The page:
Draw up your furniture in the air

Wired Blogs: Gadget Lab – Voila! Create your own furniture out of thin air

What do you get when you mix performance art with digital and cutting edge manufacturing technology? I bet you wouldn’t have thought of furniture! Swedish design firm FRONT Design mix motion picture digital technology (think of those optical balls velcroed onto actors working in front of a blue screen) with rapid prototyping to create SKETCH furniture. They literally “draw” in the air as cameras capture their lines of motion, digitizing the information into 3D files that are then manufactured through rapid prototyping.

Quite an interesting concept – to actually materialize designs that are made impromptu and free hand. It’s a fascinating way to utilize and create by using the tools that are available today. To see for yourself, here’s a video of their process:

This reminds me of other designers, Marcel Wanders and Geoffrey Mann, whom I’ve read about who use a similar process of rendering motion into something physical through rapid prototyping. They were both featured in the Digitalability festival in Berlin this past May. Here’s a link to Marcel’s video on creating a vase based on a sneeze, accurately called the Airborne Snotty Vase.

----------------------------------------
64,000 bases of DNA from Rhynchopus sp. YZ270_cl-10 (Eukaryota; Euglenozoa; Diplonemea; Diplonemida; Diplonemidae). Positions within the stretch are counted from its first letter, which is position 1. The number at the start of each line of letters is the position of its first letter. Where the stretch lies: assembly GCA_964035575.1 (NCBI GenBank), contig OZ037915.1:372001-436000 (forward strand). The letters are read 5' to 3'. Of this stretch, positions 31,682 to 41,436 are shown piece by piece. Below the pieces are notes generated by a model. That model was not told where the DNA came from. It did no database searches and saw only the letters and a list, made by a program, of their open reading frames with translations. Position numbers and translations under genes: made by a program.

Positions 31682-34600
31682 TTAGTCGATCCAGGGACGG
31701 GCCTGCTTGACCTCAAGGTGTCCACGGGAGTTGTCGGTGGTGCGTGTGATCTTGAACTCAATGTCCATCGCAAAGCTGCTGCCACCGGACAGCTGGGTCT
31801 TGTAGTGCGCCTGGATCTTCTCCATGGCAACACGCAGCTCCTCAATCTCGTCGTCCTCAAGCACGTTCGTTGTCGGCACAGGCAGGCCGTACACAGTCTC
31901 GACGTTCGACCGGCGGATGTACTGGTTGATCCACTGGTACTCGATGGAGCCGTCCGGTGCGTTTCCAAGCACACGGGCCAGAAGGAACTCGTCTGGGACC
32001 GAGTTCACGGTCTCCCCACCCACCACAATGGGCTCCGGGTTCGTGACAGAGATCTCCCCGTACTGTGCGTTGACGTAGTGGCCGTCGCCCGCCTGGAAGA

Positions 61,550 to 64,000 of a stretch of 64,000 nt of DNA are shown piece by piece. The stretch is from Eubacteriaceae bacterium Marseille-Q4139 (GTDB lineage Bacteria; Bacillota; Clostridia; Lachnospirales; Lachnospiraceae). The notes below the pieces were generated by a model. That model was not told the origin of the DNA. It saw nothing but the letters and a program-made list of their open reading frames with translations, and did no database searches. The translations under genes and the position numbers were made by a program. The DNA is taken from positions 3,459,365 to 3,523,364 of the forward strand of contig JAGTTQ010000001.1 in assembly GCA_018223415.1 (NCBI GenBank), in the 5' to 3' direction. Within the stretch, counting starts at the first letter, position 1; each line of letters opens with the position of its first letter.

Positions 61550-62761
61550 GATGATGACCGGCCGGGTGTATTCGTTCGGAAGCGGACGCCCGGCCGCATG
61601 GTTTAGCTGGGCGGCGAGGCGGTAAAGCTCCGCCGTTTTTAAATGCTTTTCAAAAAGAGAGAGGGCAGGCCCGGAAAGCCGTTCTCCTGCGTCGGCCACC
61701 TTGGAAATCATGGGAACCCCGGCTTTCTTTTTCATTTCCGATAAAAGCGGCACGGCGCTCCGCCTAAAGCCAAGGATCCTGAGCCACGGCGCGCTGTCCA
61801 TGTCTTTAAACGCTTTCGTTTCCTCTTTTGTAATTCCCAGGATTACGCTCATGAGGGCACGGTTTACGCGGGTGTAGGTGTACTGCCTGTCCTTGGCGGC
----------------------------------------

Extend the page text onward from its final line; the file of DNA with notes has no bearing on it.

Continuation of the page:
via Wired Blog

One Response to “Draw up your furniture in the air”

  1. Ponoko Blog Says:

    […] Paola Antonelli has curated a mind blowing exhibition at MOMA, The Museum of Modern Art, aptly titled ‘Design and the Elastic Mind’. “Design and the Elastic Mind explores the reciprocal relationship between science and design in the contemporary world by bringing together design objects and concepts that marry the most advanced scientific research with attentive consideration of human limitations, habits, and aspirations. The exhibition highlights designers’ ability to grasp momentous changes in technology, science, and history—changes that demand or reflect major adjustments in human behavior—and translate them into objects that people can actually understand and use.” Included in the exhibition is Sketch Furniture (previously mentioned on Ponoko) by Front Design of Sweden, who developed a method of sketching a 3D object in space, which is captured by motion sensor cameras, and converted into a physical object with laser sintering. The Bone Chair by Joris Laarman, who used software to mimic the generative process of bones, which are subjected to simulated stress, thickening where strength is needed and thinning where not, resulting in optimum strength with minimum material. This design is then laser printed as a 3d object. Photo by Sylvain Deleu via pingmag Geoffery Mann’s ‘Attracted to Light’ also mentioned in a previous Ponoko post, is a light shade produced by tracing the path of a moth flying around a light bulb. The motion is tracked and again laser printed as a 3D form. […]